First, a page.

South China: Sea freight customers need patience

Coronavirus outbreak hampers handling at Shenzhen and Guangzhou ports.

In the Southern Chinese port of Yantian (Shenzhen), the world's largest container shipping company Maersk is currently warning of "vessel delays upwards of 16 days". This is due to disinfection and quarantine measures by local authorities to prevent more infections following a Coronavirus outbreak. Once again, this is disrupting global supply chains, which continue to be affected since the Suez Canal blockade at the end of March. Alf Hoernig, General Manager Seafreight Import and Customs Service at a. hartrodt Germany in Hamburg, advises customers: "Transport inquiries and orders should be placed as early as possible."

Container services omit Yantian

In the Pearl River Delta, in addition to Yantian, the ports of Shekou, Chiwan, Da Chan Bay (Shenzhen) and Nansha (Guangzhou) are also affected. Maersk informed last week that 64 of its own and partners' vessels had omitted Yantian and Shekou in order to protect schedule reliability. "The situation continues to deteriorate," the carrier summarizes. That could become a problem for Chinese exports for the Christmas season, which begins in late summer.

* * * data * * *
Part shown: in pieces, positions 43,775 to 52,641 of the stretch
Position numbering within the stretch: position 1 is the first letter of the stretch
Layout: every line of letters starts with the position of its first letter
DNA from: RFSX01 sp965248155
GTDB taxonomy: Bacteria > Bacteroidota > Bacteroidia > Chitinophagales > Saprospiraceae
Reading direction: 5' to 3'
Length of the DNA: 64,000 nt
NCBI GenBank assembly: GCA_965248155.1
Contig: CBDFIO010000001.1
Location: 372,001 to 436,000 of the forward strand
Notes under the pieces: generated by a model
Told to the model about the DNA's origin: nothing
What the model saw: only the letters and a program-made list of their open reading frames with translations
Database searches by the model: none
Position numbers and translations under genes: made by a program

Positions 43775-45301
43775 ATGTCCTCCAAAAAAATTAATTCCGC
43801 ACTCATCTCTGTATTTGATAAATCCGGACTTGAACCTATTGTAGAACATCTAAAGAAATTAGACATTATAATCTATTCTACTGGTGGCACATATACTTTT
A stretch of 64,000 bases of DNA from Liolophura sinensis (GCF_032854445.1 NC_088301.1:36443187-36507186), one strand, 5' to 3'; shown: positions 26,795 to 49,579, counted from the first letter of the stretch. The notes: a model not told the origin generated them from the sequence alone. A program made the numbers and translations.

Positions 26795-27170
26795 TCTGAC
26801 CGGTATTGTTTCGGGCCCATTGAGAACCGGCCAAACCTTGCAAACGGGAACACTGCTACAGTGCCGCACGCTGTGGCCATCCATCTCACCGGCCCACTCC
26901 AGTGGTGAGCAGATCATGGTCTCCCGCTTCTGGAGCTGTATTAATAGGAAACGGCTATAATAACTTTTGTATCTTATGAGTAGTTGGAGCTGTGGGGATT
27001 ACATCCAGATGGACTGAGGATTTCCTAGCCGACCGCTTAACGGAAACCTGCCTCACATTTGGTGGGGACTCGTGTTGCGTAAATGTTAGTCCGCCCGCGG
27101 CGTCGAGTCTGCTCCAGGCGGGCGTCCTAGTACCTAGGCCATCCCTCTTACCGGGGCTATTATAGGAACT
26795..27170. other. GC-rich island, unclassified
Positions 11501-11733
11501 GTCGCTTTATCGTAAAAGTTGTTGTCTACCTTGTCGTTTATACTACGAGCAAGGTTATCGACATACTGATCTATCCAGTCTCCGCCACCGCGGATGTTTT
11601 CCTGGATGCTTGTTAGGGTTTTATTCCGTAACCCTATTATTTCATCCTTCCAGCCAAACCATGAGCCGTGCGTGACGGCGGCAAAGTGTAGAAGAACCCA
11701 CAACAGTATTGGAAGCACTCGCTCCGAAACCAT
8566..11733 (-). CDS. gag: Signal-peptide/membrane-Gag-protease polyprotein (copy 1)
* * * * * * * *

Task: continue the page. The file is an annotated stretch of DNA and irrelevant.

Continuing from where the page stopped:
Extended lead times for containers

In view of the increasingly difficult conditions in the important China-Europe trade lane, a. hartrodt's comprehensive global network is paying off. The sea freight forwarders permanently exchange information with carriers and other partners on site in order to be able to offer solutions to customers. "This is not easy when productivity at the Yantian International Container Terminal is only 45 per cent of normal levels," says Hoernig. Both full and consolidated containers have extended lead times, suffering from backlogs and delivery problems in the Yantian port area. Therefore, Hoernig recommends air freight for time-critical goods.

The critical situation in South China is not only slowing down imports in Germany. Delayed vessels with empty containers hamper German exports as well. But Hoernig remains confident: "We want to keep delays for customers as short as possible and additional costs low."

Related News


Suez Canal accident: Sea freight remains affected

Following the accident of the ultra-large container carrier (ULCC) "Ever Given" in the Suez Canal, s
Read more